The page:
The other day I read an article on Fashionista called “What Does It Really Take to Launch a Fashion Brand?“. I didn’t like it.
Not that the article wasn’t well written or didn’t make some good points, or that everyone isn’t entitled to their own opinion, but it’s that overall I found it to be a rather narrow view of the definition of a “fashion brand”.
The author made the argument that designers need: “Talent, yes. Connections, most definitely. But more than anything: a lot of money.”
My issue with this is the “a lot of money” part. It only addresses a certain kind of fashion brand launch; the traditional kind, where the designer follows a predefined “roadmap” instead of their own creative path.
I’m not arguing that designers don’t need money. Of course you need money to create a product. But what I am arguing that you don’t need “a lot of money” to launch your brand.
Things like fashion show venues, expensive consultants, and the best photographers are not a necessary part of launching a fashion brand. Even things like lower minimums can be negotiated or creatively solved by keeping collections tightly edited.
Below, I’ve gone ahead and pulled the quotes that didn’t sit well with me and discussed why I feel the way I do.
Connections are important…Then there’s luck. But ultimately, it’s a very expensive proposition. It really is a rich man’s game.
No it’s not. It can be, sure. But it doesn’t have to be.
A designer needs $2 million to $3 million to get a ready-to-wear company off the ground. That money goes to hiring a support staff, renting an office, travel expenses, public relations, not to mention the actual production of the collection.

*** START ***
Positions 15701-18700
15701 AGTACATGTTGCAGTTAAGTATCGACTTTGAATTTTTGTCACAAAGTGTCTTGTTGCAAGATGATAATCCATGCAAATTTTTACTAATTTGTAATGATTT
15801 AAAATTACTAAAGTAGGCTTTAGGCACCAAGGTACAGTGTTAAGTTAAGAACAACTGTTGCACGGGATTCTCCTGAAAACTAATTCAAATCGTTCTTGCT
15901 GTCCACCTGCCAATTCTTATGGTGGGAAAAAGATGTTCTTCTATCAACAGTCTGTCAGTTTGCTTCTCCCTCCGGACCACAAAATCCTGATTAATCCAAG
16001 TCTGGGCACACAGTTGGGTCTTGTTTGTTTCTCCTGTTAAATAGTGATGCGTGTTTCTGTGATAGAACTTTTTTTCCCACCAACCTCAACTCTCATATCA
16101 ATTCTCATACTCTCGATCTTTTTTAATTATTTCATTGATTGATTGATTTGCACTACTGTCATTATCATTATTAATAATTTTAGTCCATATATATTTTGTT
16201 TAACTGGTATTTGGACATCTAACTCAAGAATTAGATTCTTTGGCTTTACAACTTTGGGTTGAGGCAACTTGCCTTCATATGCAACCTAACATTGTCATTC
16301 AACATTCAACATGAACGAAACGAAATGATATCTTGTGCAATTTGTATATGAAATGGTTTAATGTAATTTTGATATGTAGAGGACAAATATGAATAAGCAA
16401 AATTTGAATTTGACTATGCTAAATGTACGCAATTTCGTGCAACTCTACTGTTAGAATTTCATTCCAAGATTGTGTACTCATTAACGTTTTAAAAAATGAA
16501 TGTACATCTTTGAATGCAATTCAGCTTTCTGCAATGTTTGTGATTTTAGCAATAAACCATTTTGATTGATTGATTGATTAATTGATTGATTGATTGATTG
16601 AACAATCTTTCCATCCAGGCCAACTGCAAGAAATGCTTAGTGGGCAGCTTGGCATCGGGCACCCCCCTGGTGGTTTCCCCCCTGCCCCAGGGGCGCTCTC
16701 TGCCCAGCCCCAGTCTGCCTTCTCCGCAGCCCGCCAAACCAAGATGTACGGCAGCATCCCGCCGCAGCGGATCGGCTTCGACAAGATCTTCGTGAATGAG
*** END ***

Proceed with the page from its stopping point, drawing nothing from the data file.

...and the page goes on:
All of this is applicable only if your goal is focused on the “tried and true” approach. It’s the “ready-to-wear” reference — the traditional fashion brand outlook and goals– that I think makes this article so limiting. I have seen so many new brands with a few thousand dollars, a clear vision, and a penchant for asking for help build businesses for themselves that make them happy. No, they’re not yet making millions, but they are supporting themselves, loving how they spend their time on this planet, and enjoying the process of growing something from scratch using their own creativity and a support system of other designers and industry folks.
Let me let you in on a little secret. Many moons ago (like 5 years) I worked with a variety of “bigger” fashion brands like the ones described in the Fashionista article. They had their million dollar investment, they put on a fashion show, and you know what? They were still negotiating 25yds of cotton for a production run!
Not all of them, of course. But that’s my whole point. There is not one way to launch a fashion brand. You can’t make a blanket statement like “you need a lot of money” and imply that without it, you simply can’t have a label. I mean, you can make that blanket statement, but it’s bullshit.
You need it for some kinds of labels but not all.
Now, this point wasn’t completely ignored in the Fashionista article. It does say…